Women Against Corporeal Existence by Margaret Wack

We subsist off
of the gradual ache
of our bodies, the heavy feeling,
the hot blood come loose, cascading.
This is how we know we are still
pertinent
or real.

We are being gored through,
or the feeling is the same,
fertility is like a sweet tomato
rotting inside of me.
Do you want it?
I would give it to you,
shed my duty to evolution,
come untethered from other people’s
marble eyes.
You could assume me,
my good teeth,
my peculiar curves and evasions
of the straight line.
Once you’re past forty and
have become a husk of yourself this is
what you would
kill for.

What is valuable:
the things inside me or
the ways of getting at them,
the significant ornaments of the flesh.
You can have my legs and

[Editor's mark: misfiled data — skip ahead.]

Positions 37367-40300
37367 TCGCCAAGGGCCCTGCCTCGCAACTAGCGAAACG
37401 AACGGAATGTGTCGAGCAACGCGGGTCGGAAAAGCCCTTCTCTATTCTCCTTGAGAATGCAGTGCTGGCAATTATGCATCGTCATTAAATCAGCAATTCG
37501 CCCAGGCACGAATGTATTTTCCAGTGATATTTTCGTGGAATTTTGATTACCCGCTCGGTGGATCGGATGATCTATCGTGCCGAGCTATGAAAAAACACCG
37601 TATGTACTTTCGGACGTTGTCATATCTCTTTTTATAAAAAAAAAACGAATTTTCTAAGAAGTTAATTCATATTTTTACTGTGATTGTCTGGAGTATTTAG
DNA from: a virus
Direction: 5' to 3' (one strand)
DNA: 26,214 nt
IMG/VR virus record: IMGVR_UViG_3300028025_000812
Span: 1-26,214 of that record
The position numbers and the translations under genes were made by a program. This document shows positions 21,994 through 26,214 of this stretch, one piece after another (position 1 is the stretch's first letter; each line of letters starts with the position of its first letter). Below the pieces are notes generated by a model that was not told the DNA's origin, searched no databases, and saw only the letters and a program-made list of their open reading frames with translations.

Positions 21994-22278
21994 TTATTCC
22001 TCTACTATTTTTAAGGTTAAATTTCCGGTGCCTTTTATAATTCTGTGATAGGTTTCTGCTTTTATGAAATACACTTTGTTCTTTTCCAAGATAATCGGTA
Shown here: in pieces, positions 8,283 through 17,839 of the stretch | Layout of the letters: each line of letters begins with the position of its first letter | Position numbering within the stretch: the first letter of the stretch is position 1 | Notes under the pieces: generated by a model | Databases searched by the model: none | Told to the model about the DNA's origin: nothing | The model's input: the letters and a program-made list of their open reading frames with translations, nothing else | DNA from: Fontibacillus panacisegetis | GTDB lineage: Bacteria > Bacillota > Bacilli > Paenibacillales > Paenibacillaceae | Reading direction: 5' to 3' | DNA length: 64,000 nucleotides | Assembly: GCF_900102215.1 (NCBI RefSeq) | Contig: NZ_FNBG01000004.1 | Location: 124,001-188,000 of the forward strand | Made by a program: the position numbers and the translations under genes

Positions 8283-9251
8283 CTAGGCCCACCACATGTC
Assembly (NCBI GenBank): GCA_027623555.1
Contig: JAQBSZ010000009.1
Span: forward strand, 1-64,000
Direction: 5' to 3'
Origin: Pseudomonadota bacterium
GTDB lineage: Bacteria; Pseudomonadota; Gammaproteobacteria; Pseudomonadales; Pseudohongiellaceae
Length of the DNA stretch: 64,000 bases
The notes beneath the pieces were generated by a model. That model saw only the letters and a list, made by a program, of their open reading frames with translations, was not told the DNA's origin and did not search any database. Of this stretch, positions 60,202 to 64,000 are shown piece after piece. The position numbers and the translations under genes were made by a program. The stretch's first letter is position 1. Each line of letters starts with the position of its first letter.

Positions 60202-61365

my crabapple breasts,
my talented mouth,
my good underwear.

I would give you also my
halves of children,
this arm, that eye.
I would give you my
delicate random genes
and room to incubate.

There are other ingredients
but I cannot supply them:
you have my
flesh and blood
to do with as you please,
which is not a bond or a promise
only a transaction.
You keep saying
they are a commodity but I have

no use for them,
they are treacherous at best:
I want some other skin made of sunlight,
I want weightlessness, I want purity,
I want love
without gradual decline.


Margaret Wack has had her work previously published in Eclectica, Liminality, and Strange Horizons, among others. More can be found at margaretwack.com

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